Let's go ahead and bring in Eugene Scott. Eugene, I do want to just touch on the foundation because this has really been in the news for a couple of days and what,I think, the Trump team thought was an easy way to show that he was separating himself from one area where there'd be a conflict of interest. It's really turning into an issue with him, isn't it?

SCOTT: It has turned into an issue because it's been an issue for a while. As you know, the foundation has been under investigation from the New York State attorney general's office for some months now and this story seems to continue on concerns regarding conflicts of interest that we saw last week with Donald Trump's son, Eric's, foundation.

Whether or not he will continue to be as concerned about conflict of interest as his critics will hope he will be remains to be seen. This is a just a step, they would say, in moving in a direction that removes himself from organizations and businesses and groups that could be problematic once he enters the White House, such as the Trump Organization.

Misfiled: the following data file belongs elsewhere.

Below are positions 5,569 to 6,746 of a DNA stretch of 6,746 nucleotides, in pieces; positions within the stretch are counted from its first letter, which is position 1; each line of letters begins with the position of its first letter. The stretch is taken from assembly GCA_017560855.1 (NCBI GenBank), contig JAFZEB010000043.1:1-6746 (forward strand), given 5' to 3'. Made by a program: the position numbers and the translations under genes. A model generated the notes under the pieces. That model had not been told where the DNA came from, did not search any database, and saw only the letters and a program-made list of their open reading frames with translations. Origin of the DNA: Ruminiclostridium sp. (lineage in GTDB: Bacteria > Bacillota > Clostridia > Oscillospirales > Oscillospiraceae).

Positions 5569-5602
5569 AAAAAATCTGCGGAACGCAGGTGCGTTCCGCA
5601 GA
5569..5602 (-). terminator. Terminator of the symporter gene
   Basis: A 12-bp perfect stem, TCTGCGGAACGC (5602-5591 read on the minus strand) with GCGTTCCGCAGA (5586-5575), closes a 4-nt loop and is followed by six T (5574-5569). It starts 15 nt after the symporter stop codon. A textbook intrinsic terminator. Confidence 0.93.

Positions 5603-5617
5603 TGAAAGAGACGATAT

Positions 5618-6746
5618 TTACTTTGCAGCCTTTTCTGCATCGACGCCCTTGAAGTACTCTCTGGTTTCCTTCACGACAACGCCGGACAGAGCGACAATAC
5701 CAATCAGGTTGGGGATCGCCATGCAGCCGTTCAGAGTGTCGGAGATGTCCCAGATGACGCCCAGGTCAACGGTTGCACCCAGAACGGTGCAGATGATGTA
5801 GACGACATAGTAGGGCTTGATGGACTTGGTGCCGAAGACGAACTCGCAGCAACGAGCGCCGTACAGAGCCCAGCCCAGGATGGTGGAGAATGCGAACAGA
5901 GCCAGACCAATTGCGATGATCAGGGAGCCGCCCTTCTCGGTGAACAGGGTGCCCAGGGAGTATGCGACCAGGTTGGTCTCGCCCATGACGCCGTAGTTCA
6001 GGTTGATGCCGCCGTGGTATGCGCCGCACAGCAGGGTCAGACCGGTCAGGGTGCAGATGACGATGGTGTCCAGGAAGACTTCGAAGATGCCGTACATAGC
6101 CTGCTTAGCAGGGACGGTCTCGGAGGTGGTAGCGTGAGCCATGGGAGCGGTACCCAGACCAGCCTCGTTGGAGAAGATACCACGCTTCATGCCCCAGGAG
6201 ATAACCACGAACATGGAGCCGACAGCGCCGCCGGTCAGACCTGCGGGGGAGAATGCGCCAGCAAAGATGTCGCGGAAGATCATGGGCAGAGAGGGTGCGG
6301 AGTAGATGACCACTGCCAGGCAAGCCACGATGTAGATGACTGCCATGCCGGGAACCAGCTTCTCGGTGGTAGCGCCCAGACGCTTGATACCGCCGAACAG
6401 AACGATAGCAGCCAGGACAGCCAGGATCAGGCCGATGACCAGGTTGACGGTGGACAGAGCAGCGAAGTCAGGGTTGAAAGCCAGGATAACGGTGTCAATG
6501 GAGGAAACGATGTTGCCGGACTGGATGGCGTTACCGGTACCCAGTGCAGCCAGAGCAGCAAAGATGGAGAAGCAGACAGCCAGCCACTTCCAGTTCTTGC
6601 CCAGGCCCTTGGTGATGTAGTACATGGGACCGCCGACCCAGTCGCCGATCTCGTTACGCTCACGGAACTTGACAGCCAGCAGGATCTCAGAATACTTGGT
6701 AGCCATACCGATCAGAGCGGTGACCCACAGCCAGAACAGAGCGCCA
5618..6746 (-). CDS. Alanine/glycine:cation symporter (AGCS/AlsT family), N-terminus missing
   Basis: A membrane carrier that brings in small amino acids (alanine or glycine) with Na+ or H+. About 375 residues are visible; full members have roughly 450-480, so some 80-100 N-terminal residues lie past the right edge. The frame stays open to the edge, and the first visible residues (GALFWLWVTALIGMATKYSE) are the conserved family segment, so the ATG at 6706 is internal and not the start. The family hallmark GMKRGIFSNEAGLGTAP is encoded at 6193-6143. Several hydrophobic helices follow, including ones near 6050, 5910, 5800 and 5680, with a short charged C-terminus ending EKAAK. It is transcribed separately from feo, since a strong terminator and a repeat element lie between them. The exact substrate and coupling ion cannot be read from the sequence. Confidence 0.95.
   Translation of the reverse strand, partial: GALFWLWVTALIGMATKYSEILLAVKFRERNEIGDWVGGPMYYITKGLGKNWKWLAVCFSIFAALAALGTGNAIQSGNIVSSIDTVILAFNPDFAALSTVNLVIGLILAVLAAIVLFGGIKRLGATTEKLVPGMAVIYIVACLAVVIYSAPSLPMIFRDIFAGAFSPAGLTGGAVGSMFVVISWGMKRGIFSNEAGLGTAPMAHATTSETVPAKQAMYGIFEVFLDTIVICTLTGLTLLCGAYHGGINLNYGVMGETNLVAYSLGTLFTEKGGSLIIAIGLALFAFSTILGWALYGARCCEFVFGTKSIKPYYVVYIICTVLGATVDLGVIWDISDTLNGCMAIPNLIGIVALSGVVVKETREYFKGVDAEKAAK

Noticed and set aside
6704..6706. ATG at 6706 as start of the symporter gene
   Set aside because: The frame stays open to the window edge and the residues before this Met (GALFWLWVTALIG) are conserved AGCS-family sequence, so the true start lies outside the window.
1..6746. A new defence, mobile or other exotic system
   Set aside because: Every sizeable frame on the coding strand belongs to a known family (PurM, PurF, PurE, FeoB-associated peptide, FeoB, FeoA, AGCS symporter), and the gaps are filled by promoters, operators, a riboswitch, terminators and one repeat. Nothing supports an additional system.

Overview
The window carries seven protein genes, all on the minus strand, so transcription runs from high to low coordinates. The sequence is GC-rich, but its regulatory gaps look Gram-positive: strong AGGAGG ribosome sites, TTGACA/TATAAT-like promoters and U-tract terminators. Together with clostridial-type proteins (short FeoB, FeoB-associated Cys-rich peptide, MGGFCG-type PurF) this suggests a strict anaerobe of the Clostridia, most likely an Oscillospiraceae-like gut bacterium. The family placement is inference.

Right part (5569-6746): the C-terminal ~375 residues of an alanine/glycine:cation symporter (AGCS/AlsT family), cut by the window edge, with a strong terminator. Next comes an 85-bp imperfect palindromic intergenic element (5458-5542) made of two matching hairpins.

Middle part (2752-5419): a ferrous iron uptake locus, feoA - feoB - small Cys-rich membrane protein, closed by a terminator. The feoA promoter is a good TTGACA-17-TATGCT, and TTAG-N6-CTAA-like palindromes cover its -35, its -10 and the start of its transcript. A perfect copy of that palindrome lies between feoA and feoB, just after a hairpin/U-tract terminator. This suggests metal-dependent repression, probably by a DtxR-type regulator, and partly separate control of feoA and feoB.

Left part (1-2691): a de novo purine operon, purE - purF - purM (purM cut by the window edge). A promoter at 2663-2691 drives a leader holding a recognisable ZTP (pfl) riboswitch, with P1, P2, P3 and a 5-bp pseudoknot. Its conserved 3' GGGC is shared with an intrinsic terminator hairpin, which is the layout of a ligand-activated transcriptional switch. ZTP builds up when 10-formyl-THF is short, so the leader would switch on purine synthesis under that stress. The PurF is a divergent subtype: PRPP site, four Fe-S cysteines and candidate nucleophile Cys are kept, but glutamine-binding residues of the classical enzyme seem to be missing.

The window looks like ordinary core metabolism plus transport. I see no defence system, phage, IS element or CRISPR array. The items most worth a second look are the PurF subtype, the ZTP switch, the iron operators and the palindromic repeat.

JOHNS: Eugene, is there any consensus on whether -- what this foundation was actually a charity? Are we certain it was a charity or was there just a lot more self-dealing going on there, so you couldn't call it that?

SCOTT: Well, that is what the investigation is hoping to reveal. There definitely have been some concerns about where the money was going and if it was as philanthropic as the president-elect suggests that it has been. But whether or not it was a front it's not clear, and there's been nothing that's been conclusive or a consensus to support that. But we do believe that this investigation will give us more answers to those questions.

KOSIK: All right. Eugene Scott, thanks so much for getting up early with us --

SCOTT: Thank you.

KOSIK: -- and giving your perspective.

SCOTT: Thank you.

KOSIK: All right, time for an early start on your money. The inauguration coming up in just a few short weeks but the cabinet confirmation process still has a long road ahead. So far, the president-elect nominees, they include five billionaires, six multi- millionaires. This, according to "The Wall Street Journal's" calculations.

[05:40:00] Bernie Sanders certainly speaking out about this on Twitter saying, "Donald Trump, the anti-establishment Republican, is building a cabinet worth at least $13 billion. The hypocrisy astounds me." Well, one thing Trump said, by the way, is that he doesn't want to hire people who weren't successful. You want successful people in your cabinet.

JOHNS: Right.